We note at the outset that the Delaware Rules of Civil Procedure are patterned after the Federal Rules of Civil Procedure.15  We therefore find certain federal cases appropriate for determining the proper interpretation of the Delaware Rules of Civil Procedure.16  The question of in personam jurisdiction involves mixed questions of fact and law.17  We will accept the trial judge's findings of fact so long as they are the product of an orderly and logical deductive process and are sufficiently supported by the record.18  We will review questions of law de novo.19  In the present case, the facts are not in dispute.   Thus, the trial judge's holding in this case that the Superior Court did not have personal jurisdiction over Sherman as a matter of law is reviewable de novo.20

III.

 The provisions in Rule 12 are designed to prevent a litigant from using a series of motions as a dilatory tactic.21  Rule 12(b) states:

Every defense, in law or fact, to a claim for relief in any pleading, whether a claim, counterclaim, cross-claim, or third-party claim, shall be asserted in the responsive pleading thereto if one is required, except that the following defenses may at the option of the pleader be made by motion:  (1) Lack of jurisdiction over the subject matter, (2) lack of jurisdiction over the person, (3) improper venue, (4) insufficiency of process, (5) insufficiency of service of process, (6) failure to state a claim upon which relief can be granted, (7) failure to join a party under Rule 19.22

Rule 12(h)(1) provides for the waiver of the lack of personal jurisdiction defense if it is not raised in the initial motion or responsive pleading.23  This is unlike challenges to subject matter jurisdiction, which a defendant may raise and the court must hear at any time.24  When read in pari materia, the provisions of Rule 12(b) and (h) require that a Rule 12 defense of lack of personal jurisdiction must be raised by a timely Rule 12 motion or, if no motion is filed, in the first responsive pleading.   Otherwise, the defense is waived.25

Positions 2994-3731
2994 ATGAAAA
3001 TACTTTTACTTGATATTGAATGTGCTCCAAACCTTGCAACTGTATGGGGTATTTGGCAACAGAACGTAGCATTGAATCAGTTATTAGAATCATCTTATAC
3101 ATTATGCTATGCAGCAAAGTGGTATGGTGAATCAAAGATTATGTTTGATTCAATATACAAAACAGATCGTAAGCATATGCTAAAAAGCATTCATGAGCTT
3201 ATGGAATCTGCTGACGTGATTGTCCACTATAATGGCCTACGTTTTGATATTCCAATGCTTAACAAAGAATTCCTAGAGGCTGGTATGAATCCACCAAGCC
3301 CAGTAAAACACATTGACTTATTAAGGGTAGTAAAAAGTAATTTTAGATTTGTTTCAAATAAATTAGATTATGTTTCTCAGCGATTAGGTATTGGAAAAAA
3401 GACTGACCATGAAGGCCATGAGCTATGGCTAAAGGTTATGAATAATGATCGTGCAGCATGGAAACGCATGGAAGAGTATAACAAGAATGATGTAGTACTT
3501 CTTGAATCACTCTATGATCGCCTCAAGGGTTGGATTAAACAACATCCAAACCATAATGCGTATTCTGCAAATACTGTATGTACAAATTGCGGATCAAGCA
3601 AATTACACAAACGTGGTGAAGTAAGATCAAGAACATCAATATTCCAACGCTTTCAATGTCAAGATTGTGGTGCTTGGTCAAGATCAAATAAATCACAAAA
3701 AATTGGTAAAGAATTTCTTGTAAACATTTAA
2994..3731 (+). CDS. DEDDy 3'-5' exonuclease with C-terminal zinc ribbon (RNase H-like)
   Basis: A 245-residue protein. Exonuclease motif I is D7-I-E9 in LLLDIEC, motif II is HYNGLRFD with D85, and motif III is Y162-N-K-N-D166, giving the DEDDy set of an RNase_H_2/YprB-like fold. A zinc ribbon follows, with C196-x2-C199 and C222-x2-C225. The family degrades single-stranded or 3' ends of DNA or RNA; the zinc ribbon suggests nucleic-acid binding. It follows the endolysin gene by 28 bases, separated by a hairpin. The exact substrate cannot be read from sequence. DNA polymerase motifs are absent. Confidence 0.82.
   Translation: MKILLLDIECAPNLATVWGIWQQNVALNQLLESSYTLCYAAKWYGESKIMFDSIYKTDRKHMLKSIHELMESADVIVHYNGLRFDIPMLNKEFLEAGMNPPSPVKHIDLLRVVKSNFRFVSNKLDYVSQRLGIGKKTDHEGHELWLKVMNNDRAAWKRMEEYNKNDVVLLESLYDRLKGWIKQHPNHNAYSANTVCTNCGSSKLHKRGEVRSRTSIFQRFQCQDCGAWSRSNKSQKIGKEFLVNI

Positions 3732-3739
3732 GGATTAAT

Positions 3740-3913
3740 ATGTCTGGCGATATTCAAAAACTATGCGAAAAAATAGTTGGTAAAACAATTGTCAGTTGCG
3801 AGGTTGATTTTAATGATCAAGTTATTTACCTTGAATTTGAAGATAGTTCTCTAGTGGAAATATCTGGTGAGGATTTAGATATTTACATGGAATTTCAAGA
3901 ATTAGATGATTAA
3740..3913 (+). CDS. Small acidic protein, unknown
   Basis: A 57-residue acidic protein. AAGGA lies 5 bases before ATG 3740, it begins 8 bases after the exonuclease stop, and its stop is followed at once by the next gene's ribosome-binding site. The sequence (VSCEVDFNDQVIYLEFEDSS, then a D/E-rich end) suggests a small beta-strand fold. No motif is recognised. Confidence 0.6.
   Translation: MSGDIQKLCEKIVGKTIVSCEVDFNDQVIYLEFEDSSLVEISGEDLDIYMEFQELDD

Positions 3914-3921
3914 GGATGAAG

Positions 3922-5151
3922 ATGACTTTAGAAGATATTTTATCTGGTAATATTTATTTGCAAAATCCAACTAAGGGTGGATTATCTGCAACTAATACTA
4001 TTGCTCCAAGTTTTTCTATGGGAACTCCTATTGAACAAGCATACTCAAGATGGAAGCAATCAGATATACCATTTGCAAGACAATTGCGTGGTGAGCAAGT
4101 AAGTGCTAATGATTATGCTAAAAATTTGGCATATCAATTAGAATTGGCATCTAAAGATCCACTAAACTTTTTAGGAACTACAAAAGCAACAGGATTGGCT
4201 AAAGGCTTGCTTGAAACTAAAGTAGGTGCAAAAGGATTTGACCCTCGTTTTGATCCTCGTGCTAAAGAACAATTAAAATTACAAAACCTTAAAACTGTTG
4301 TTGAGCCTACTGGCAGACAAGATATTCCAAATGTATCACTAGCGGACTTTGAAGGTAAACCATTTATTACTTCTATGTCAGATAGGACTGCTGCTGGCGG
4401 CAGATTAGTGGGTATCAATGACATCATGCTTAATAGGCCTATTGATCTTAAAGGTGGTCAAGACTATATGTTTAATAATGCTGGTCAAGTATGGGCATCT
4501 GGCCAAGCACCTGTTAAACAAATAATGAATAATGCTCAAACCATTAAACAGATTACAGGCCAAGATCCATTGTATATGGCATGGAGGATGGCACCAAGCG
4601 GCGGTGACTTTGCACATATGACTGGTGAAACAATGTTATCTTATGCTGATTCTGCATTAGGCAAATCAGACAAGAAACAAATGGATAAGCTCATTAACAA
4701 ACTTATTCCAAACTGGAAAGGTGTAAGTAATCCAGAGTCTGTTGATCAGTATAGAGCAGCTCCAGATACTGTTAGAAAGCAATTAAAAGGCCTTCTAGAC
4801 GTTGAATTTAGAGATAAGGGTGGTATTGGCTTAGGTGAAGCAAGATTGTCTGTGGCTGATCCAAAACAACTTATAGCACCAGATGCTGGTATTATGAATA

A motion based on Rule 12(b) defenses “shall be made before a pleading if a further pleading is permitted.” 26  In this case, Sherman filed a motion to dismiss for failure to prosecute on February 6, 2003.   This occurred after she filed her answer on January 2, 2003.   Although Sherman did assert a defense of failure to prosecute in her answer, this was not sufficient notice of the Rule 12(b)(2) defense of lack of jurisdiction over the person.   Sherman was required to expressly raise the defense of lack of personal jurisdiction no later than her answer, but she did not do so.   Her failure to expressly raise a lack of personal jurisdiction defense in a timely manner waived this defense.   Once the defense was waived, it was inappropriate for the trial judge to revive the defense using Rule 41 when it had been waived pursuant to Rule 12(h)(1).

IV.

 We next address the trial judge's conclusion that he could have allowed Sherman to amend her answer to include the lack of personal jurisdiction defense.   Based on the record before us, we disagree.

There is authority for the proposition that a party may amend her initial Rule 12 motion or answer to add the defense of lack of personal jurisdiction.27  However, a defendant is not entitled to amend her answer to assert lack of personal jurisdiction at any time.28  To add the defense of lack of personal jurisdiction to an answer, Rule 12(h) requires that the amendment must be one “permitted by Rule 15(a) to be made as a matter of course.” 29  Rule 15(a) limits when an amendment may be made to a responsive pleading as a matter of course.   It provides: